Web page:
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Freedom of Religion under Bills of Rights

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Freedom of Religion under Bills of Rights

edited by Paul Babie and Neville Rochow

$55.00 | 2012 | Paperback | 978-0-9871718-0-1 | 464 pp

FREE | 2012 | Ebook (PDF) | 978-0-9871718-1-8 | 464 pp

DOI: http://dx.doi.org/10.1017/9780987171818

  • Chapter Details

    Foreword: Human Rights and Courts
    The Hon Sir Anthony Mason AC KBE
    DOI: http://dx.doi.org/10.1017/UPO9780987171818.001

    INTRODUCTION

    1. Protecting Religious Freedom under Bills of Rights: Australia as Microcosm
    Paul Babie and Neville Rochow
    DOI: http://dx.doi.org/10.1017/UPO9780987171818.002

    SETTING THE SCENE

    2. How Religion Constrains Law and the Idea of Choice
    Ngaire Naffine
    DOI: http://dx.doi.org/10.1017/UPO9780987171818.003

    3. Is the Emperor Wearing the Wrong Clothes? Human Rights and Social Good in the Context of Australian Secularity: Theological Perspectives
    Bruce Kaye
    DOI: http://dx.doi.org/10.1017/UPO9780987171818.004

    4. Anniversary Overlap: Or What happens when St Paul Meets the Universal Declaration of Human Rights
    Alan Cadwallader
    DOI: http://dx.doi.org/10.1017/UPO9780987171818.005

    CONTEMPORARY FREEDOM OF RELIGION ISSUES

    5. Defamation and Vilification: Rights to Reputation, Free Speech and Freedom of Religion at Common Law and under Human Rights Laws
    Neil Foster
    DOI: http://dx.doi.org/10.1017/UPO9780987171818.006

    6. Should an Australian Bill of Rights Address Emerging International Human Rights Norms? The Challenge of ‘Defamation of Religion’
    Robert C Blitt
    DOI: http://dx.doi.org/10.1017/UPO9780987171818.007

    7. Christian Concerns about an Australian Charter of Rights
    Patrick Parkinson
    DOI: http://dx.doi.org/10.1017/UPO9780987171818.008

    8. Apostasy in Islam and the Freedom of Religion in International Law
    Asmi Wood
    DOI: http://dx.doi.org/10.1017/UPO9780987171818.009

    COMPARATIVE EXPERIENCE WITH FREEDOM OF RELIGION

    Europe

    9. Political Culture and Freedom of Conscience: A Case Study of Austria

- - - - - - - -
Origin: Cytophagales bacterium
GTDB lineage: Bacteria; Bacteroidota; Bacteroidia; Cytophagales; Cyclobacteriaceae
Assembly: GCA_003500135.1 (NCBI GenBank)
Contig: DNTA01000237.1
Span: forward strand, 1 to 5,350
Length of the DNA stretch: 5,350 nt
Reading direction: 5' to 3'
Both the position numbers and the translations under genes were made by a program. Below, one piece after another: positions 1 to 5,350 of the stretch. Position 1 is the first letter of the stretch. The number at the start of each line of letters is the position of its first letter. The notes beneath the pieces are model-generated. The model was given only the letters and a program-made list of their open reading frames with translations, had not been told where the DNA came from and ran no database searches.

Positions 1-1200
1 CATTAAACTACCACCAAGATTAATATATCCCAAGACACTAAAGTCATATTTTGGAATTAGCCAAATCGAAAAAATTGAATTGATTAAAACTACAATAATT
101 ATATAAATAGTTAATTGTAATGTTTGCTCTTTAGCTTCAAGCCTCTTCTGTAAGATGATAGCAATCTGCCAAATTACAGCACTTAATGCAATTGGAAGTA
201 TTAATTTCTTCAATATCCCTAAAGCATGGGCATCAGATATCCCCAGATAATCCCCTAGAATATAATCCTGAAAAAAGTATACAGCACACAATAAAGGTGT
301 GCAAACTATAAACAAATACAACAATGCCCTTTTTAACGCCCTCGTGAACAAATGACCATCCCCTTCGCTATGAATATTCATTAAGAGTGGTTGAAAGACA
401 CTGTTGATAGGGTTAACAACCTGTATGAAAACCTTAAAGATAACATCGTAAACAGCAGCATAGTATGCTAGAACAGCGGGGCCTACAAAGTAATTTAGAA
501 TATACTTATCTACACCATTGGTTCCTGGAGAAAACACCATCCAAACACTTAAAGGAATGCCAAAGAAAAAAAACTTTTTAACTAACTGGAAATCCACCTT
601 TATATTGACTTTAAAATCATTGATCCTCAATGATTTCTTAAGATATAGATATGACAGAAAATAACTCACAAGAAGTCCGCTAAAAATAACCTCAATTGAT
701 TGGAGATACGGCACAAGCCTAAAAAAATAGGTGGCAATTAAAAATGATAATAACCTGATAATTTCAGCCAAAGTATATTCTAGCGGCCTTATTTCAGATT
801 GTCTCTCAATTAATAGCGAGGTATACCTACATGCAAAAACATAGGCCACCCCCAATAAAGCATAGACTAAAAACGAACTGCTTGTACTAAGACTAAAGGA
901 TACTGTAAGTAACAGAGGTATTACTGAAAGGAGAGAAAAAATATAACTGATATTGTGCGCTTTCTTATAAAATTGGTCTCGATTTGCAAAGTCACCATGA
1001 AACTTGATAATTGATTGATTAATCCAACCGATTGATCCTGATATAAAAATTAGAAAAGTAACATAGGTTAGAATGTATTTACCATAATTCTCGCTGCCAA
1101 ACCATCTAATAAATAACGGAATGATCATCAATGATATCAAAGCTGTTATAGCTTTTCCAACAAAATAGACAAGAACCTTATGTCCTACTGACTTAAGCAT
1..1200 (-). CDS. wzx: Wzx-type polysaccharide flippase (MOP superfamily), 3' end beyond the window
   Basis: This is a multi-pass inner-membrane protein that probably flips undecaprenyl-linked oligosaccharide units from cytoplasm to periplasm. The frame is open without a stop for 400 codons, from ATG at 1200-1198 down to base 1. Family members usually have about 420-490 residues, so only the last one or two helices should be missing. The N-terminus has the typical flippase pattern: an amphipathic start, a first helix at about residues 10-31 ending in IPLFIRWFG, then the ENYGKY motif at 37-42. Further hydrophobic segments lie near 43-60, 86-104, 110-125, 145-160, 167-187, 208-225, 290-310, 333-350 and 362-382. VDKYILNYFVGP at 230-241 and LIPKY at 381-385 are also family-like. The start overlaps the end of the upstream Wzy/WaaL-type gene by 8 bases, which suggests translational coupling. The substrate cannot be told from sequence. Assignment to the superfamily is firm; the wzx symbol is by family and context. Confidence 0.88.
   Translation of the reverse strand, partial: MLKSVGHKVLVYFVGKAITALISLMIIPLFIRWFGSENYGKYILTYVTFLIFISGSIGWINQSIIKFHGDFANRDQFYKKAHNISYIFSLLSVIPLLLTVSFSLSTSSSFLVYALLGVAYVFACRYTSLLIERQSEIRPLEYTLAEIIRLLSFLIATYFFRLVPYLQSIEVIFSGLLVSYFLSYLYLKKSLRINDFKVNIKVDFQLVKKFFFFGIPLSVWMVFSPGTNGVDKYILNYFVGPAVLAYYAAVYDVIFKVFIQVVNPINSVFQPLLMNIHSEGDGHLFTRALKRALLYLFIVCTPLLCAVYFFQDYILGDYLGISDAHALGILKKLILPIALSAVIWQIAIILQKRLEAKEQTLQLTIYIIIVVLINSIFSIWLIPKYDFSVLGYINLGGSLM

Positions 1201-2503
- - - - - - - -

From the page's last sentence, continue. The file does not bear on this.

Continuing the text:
David M Kirkham
    DOI: http://dx.doi.org/10.1017/UPO9780987171818.010

    10. The Sky is Falling if Judges Decide Religious Controversies! – Or is it? The German Experience of Religious Freedom Under a Bill of Rights
    Cornelia Koch
    DOI: http://dx.doi.org/10.1017/UPO9780987171818.011

    11. Religious Freedom in a Secular Society: The Case of the Islamic Headscarf in France
    Nicky Jones
    DOI: http://dx.doi.org/10.1017/UPO9780987171818.012

    12. Religious Freedom in the UK after the Human Rights Act 1998
    Ian Leigh
    DOI: http://dx.doi.org/10.1017/UPO9780987171818.013

    North America

    13. Judicial Interpretation, Neutrality and the US Bill of Rights
    Frank S Ravitch
    DOI: http://dx.doi.org/10.1017/UPO9780987171818.014

    14. Protecting Religious Freedom: Two Counterintuitive Dialectics in US Free Exercise Jurisprudence
    Brett G Scharffs
    DOI: http://dx.doi.org/10.1017/UPO9780987171818.015

    15. Walking the Tightrope: The Struggle of Canadian Courts to Define Freedom of Religion under the Canadian Charter of Rights and Freedoms
    Barbara Billingsley
    DOI: http://dx.doi.org/10.1017/UPO9780987171818.016

    16. Quo Vadis The Free Exercise of Religion? The Diminishment of Student Religious Expression in US Public Schools
    Charles J Russo
    DOI: http://dx.doi.org/10.1017/UPO9780987171818.017

    Australia and New Zealand

    17. Freedom from Discrimination on the Basis of Religion
    Kris Hanna
    DOI: http://dx.doi.org/10.1017/UPO9780987171818.018

    18. Ruminations from the Shaky Isles on Religious Freedom in the Bill of Rights Era
    Rex Tauati Ahdar
    DOI: http://dx.doi.org/10.1017/UPO9780987171818.019

    19. Indigenous Peoples and Bills of Rights
    Paul Rishworth
    DOI: http://dx.doi.org/10.1017/UPO9780987171818.020

'The Australian Constitution contains no guarantee of freedom of religion or freedom of conscience. Indeed, it contains very few provisions dealing with rights — in essence, it is a Constitution that confines itself mainly to prescribing a framework for federal government, setting out the various powers of government and limiting them as between federal and state governments and the three branches of government without attempting to define the rights of citizens except in minor respects. […]

Whether Australia should have a national bill of rights has been a controversial issue for quite some time. This is despite the fact that Australia has acceded to the ICCPR, as well as the First Optional Protocol to the ICCPR, thereby accepting an international obligation to bring Australian law into line with the ICCPR, an obligation that Australia has not discharged. Australia is the only country in the Western world without a national bill of rights.4 The chapters that follow in this book debate the situation in Australia and in various other Western jurisdictions.'

From Foreword by The Hon Sir Anthony Mason AC KBE: Human Rights and Courts

Review

'At the heart of this judiciously edited collection of essays is the contentious debate in Australia about whether to adopt a national bill of rights.

(...)

Many readers will be surprised to learn that Australia lacks a national bill of rights; it is the only modern Western nation without one.

(...)

Paul Babie, Neville Rochow and their colleagues in the new Research Unit for the Study of Law, Religion and Society at the University of Adelaide have brought together a strong cast of Australian and international scholars to put the Australian issues in sharp comparative relief.'

John Witte, Jr, Emory University,

Atlanta Ecclesiastical Law Journal, January 2014

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